Journal of Obstetrics and Gynaecology
ISSN: 0144-3615 (Print) 1364-6893 (Online) Journal homepage: http://www.tandfonline.com/loi/ijog20
Puerperal ischaemic stroke caused by moyamoya disease: A case report C.-Y. Huang, H. Liang, W.-L. Gao, L.-P. Feng & L.-M. Zhang To cite this article: C.-Y. Huang, H. Liang, W.-L. Gao, L.-P. Feng & L.-M. Zhang (2015) Puerperal ischaemic stroke caused by moyamoya disease: A case report, Journal of Obstetrics and Gynaecology, 35:8, 858-859, DOI: 10.3109/01443615.2015.1018820 To link to this article: http://dx.doi.org/10.3109/01443615.2015.1018820
Published online: 02 Jun 2015.
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Date: 09 November 2015, At: 06:09
Journal of Obstetrics and Gynaecology 2015.35:858-859.
858 Obstetric Case Reports Connor SJ, Hanna GB, Frizelle FA. 1998. Appendiceal tumors: retrospective clinicopathologic analysis of appendiceal tumors from 7,970 appendectomies. Diseases of Colon and Rectum 41:75–80. González-Moreno S, Sugarbaker PH. 2004. Right hemicolectomy does not confer a survival advantage in patients with mucinous carcinoma of the appendix and peritoneal seeding. The British Journal of Surgery 91:304–311. Ito H, Osteen RT, Bleday R et al. 2004. Appendiceal adenocarcinoma: long-term outcomes after surgical therapy. Diseases of Colon and Rectum 47:474–480. Kyser K, Bidus MA, Rodriguez M et al. 2006. Spontaneous pregnancy following cytoreduction with peritonectomy and hyperthermic intraperitoneal chemotherapy. Gynecologic Oncology 100:198–200. Lieu CH, Lambert LA, Wolff RA et al. 2012. Systemic chemotherapy and surgical cytoreduction for poorly differentiated and signet ring cell adenocarcinomas of the appendix. Annals of Oncology 23:652–658. McCusker ME, Coté TR, Clegg LX et al. 2002. Primary malignant neoplasms of the appendix: a population-based study from the surveillance, epidemiology and end-results program, 1973–1998. Cancer 94:3307–3312. Shapiro JF, Chase JL, Wolff RA et al. 2010. Modern systemic chemotherapy in surgically unresectable neoplasms of appendiceal origin: a single-institution experience. Cancer 116:316. Sugarbaker PH. 2004. Managing the peritoneal surface component of gastrointestinal cancer. Part 2. Perioperative intraperitoneal chemotherapy. Oncology (Williston Park) 18:207–219. Turaga KK, Pappas SG, Gamblin T. 2012. Importance of histologic subtype in the staging of appendiceal tumors. Annals of Surgical Oncology 19: 1379–1385. Turaga KK, Pappas S, Gamblin TC. 2013. Right hemicolectomy for mucinous adenocarcinoma of the appendix: just right or too much?. Annals of Surgical Oncology 20:1063–1067.
Puerperal ischaemic stroke caused by moyamoya disease: A case report C.-Y. Huang1, H. Liang2, W.-L. Gao1, L.-P. Feng1 & L.-M. Zhang1 1Department of Obstetrics and Gynecology, Beijing Tiantan Hospital,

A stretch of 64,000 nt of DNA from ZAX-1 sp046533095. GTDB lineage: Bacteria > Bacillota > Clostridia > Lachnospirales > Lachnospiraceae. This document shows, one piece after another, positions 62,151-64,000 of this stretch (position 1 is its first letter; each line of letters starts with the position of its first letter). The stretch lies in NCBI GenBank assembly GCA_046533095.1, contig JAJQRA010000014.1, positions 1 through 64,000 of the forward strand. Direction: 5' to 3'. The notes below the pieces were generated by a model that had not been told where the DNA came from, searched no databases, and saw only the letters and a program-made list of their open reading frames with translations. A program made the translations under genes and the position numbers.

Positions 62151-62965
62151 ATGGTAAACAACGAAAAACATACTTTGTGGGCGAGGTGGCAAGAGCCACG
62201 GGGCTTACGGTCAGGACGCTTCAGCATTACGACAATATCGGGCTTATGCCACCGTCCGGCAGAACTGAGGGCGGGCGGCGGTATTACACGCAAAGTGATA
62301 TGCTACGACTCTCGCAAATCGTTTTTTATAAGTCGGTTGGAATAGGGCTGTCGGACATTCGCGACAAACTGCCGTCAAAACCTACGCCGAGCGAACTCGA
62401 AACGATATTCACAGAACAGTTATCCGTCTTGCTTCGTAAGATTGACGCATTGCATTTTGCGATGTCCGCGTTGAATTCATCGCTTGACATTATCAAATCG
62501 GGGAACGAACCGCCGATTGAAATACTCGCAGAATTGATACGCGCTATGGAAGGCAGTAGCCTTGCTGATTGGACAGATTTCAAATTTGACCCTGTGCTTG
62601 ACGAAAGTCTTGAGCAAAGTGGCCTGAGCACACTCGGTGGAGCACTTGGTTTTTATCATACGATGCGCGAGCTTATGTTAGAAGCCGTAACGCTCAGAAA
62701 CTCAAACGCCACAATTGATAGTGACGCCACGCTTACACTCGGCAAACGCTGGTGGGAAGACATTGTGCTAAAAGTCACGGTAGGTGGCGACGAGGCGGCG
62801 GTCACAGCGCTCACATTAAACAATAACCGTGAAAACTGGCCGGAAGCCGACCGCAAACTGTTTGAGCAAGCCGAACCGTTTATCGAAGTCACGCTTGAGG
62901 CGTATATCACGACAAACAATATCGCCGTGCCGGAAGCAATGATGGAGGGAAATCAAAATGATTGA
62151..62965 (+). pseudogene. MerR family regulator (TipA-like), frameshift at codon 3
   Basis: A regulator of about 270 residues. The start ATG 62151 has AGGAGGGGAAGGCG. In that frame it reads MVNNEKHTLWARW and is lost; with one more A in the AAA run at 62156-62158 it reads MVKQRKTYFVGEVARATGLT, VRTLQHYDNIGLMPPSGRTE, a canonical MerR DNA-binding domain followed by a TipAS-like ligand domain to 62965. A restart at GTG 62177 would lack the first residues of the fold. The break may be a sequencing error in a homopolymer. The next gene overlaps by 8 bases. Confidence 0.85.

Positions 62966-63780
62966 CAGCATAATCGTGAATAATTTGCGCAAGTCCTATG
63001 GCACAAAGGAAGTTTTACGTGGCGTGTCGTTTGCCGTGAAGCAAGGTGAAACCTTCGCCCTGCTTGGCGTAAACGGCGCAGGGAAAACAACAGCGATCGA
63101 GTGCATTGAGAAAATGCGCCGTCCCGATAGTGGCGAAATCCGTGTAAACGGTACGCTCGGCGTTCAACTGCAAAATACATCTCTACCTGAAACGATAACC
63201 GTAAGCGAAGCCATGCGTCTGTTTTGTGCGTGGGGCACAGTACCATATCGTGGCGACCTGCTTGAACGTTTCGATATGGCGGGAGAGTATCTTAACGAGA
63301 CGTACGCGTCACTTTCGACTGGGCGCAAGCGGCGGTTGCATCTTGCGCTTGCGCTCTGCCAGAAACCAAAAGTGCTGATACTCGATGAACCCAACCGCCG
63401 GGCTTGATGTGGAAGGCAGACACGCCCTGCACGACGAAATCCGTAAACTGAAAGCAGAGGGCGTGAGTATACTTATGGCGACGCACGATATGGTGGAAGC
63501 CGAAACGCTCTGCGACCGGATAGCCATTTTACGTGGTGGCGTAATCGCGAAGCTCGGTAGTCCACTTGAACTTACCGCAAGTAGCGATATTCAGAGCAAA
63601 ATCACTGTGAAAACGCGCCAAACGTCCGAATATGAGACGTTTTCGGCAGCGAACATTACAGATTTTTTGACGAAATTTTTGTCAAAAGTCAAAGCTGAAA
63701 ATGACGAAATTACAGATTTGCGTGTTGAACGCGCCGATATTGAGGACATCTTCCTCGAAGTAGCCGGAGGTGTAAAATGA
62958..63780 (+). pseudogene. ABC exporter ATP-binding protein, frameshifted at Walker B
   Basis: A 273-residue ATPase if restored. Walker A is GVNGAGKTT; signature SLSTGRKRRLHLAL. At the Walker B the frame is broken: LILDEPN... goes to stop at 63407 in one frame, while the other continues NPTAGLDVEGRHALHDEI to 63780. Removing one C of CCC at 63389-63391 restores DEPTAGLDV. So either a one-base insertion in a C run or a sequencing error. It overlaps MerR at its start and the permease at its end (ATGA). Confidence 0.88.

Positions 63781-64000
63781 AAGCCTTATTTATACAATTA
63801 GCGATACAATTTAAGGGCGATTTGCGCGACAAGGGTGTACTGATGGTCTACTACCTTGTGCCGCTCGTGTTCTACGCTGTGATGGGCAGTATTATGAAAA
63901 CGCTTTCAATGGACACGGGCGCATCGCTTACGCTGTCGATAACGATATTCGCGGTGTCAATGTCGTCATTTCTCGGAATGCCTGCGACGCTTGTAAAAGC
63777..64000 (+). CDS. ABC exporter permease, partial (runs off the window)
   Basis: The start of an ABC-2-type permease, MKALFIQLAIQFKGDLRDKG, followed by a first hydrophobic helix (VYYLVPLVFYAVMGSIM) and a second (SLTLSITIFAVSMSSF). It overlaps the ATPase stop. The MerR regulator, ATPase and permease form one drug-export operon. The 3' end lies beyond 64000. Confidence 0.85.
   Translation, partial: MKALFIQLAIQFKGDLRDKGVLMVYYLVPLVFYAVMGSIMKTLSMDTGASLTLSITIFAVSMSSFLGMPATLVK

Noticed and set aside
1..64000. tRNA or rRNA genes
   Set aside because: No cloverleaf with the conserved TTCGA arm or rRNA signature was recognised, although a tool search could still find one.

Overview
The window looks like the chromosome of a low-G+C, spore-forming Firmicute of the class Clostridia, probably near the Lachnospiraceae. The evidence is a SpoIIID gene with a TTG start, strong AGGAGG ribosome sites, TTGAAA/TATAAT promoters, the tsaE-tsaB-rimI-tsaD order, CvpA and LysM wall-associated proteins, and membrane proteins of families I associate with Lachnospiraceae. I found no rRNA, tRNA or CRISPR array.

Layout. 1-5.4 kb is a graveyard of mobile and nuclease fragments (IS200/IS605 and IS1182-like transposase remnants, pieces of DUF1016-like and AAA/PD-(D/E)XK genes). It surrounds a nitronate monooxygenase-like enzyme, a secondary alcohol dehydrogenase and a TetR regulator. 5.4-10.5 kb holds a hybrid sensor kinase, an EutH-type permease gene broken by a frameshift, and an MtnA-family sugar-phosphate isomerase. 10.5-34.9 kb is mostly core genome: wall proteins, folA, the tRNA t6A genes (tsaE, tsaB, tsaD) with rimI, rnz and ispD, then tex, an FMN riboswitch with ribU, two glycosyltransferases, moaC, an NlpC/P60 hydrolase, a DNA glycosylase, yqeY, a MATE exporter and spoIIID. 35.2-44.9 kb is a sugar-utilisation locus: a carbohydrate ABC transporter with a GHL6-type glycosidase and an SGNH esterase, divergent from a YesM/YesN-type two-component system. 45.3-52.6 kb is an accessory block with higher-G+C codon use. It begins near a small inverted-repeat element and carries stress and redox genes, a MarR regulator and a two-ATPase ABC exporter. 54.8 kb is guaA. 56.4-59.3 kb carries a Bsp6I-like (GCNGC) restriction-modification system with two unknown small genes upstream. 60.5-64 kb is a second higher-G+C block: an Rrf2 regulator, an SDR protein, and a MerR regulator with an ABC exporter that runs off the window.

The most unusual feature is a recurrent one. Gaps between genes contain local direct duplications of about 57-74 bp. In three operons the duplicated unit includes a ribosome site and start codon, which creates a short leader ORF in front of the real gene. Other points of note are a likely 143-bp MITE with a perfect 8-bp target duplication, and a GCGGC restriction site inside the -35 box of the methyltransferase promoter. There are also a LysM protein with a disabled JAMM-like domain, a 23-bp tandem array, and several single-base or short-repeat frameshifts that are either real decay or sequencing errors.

Capital Medical University, Beijing, P. R. China and 2Department of Anesthesiology, Beijing Tiantan Hospital, Capital Medical University, Beijing, P. R. China DOI: 10.3109/01443615.2015.1018820 Correspondence: Dr Wanli Gao, Department of Obstetrics and Gynecology, Beijing Tiantan Hospital, Capital Medical University, No.6 Tiantanxili, Dongcheng District, Beijing 100050, P. R. China. E-mail: [email protected]
or [email protected]
Moyamoya disease (MMD) is a rare chronic occlusive cerebrovascular disease, with some non-typical symptoms including ischaemic stroke, transient ischaemic attack (TIA), intracranial haemorrhage, seizures and headaches (Guzman et al. 2009). MMD is easily misdiagnosed due to non-typical symptoms; delayed diagnosis and treatment lead to poor prognosis. The literature regarding the diagnosis and treatment of MMD following an ischaemic attack during the puerperium is rare. Here we report a rare case of a female patient who experienced ischaemic attack during the puerperium and was diagnosed with MMD.
more than 1 day. After admission, she was indifferent, anaemic and uncooperative, but her vital signs were normal. Tests of her bilateral papilledema and Puusepp’s sign were positive. Magnetic resonance angiography (MRA, Figure 1) revealed multiple stenoses and occlusions in the bilateral internal carotid artery and the anterior and middle cerebral arteries. In addition, the posterior cerebral artery was slim, indicating MMD. Her haemoglobin level was 69 g/L, and her haematocrit was 22.8%. Anti-platelet medication with aspirin, antibiotics to prevent infection, and blood transfusion were applied. She was transfused with 6 U of packed red blood cells discontinuously. Thereafter, her indifferent emotional state and incontinence improved markedly. Her neurological status was gradually recovered to normal by day 6 after the onset of symptoms. After aspirin treatment for 7 days, her haemoglobin level was 99 g/L and her haematocrit returned to 32.7% gradually. The patient was then discharged. To effectively prevent ischaemic stroke, reconstructive surgery is considered for the patient.